Sample persona: Learning Parent Patrick is the father of two young children. His daily activities revolve around caring for his kids and providing for his family, which has sparked his desire to advance his education and ultimately his career. One of his main concerns is finding a program that offers him flexible learning options so that he can find a balance between work, family, and school. In addition to online research, he is likely to seek advice from family, friends, and colleagues who have successfully gone through a similar transition.
5. The Working Student
Similar to learning parents, working students are drawn to institutions that fit their lifestyle and offer flexible learning options so that they can balance full-time professional obligations with their academics. These students are often looking for opportunities to expand their skills and knowledge in order to advance their careers.
Sample persona: Working Student Wes is a working professional who wants to develop his skills and position himself for career advancement. He has experience working in the field, but he knows that he will need to earn a degree in order to keep moving up the ladder. Wes is looking for a flexible program that will allow him to balance school and work, such as one with hybrid or online course formats.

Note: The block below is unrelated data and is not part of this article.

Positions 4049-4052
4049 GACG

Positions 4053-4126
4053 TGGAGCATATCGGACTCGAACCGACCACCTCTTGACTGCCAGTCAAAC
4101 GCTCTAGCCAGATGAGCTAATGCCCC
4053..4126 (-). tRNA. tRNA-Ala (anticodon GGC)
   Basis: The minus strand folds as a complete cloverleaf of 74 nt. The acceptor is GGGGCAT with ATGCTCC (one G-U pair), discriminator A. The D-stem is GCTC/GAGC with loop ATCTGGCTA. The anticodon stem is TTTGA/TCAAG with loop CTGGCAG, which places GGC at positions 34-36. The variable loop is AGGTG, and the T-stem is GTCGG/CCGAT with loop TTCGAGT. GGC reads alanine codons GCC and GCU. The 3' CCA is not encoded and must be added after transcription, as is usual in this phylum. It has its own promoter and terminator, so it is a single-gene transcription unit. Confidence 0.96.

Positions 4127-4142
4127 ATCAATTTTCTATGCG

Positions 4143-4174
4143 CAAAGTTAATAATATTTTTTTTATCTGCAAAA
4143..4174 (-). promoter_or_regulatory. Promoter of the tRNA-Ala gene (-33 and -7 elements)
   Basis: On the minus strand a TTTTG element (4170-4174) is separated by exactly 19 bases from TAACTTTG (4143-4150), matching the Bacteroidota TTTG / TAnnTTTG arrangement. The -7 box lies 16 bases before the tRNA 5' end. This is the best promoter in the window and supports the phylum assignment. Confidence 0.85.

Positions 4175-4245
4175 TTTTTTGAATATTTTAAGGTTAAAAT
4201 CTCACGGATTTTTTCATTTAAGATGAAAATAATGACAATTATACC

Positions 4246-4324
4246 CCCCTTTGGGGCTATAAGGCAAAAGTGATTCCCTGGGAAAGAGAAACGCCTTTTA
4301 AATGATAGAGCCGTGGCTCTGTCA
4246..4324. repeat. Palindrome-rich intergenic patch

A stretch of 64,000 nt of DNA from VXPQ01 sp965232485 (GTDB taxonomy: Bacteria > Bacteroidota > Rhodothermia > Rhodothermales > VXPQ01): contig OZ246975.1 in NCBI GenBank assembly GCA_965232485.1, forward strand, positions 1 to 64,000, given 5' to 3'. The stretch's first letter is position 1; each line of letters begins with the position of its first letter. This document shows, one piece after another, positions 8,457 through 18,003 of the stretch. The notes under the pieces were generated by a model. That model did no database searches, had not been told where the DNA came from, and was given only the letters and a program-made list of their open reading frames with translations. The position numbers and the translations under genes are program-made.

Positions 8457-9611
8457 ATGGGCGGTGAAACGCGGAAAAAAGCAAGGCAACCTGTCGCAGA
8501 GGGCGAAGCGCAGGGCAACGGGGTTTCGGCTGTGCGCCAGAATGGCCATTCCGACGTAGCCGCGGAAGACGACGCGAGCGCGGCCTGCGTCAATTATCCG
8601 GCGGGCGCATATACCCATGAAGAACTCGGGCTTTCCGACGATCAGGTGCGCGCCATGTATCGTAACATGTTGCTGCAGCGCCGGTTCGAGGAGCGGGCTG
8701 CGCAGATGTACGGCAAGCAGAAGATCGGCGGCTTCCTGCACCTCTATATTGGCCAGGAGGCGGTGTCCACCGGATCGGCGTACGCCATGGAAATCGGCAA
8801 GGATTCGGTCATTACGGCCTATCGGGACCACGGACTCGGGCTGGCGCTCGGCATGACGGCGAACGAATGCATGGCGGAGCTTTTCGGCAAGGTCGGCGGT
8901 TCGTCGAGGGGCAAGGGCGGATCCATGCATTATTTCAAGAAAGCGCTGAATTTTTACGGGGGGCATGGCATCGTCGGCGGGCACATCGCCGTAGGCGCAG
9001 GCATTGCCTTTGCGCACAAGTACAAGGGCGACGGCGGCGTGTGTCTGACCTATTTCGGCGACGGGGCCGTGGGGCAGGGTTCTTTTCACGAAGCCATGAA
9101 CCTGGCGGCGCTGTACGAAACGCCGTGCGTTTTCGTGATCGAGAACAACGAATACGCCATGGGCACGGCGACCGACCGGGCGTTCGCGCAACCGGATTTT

Developing your Student Personas
In addition to the five student personas outlined above, you will likely discover many different categories of students—and even several variations of each type—that your college or university can serve.
Remember that your research will uncover a wealth of information about each type of student that you’re trying to reach, and the personas you create don’t have to be limited. And, as you continuously learn more about the students that you serve, be sure to revisit your personas and make revisions as necessary.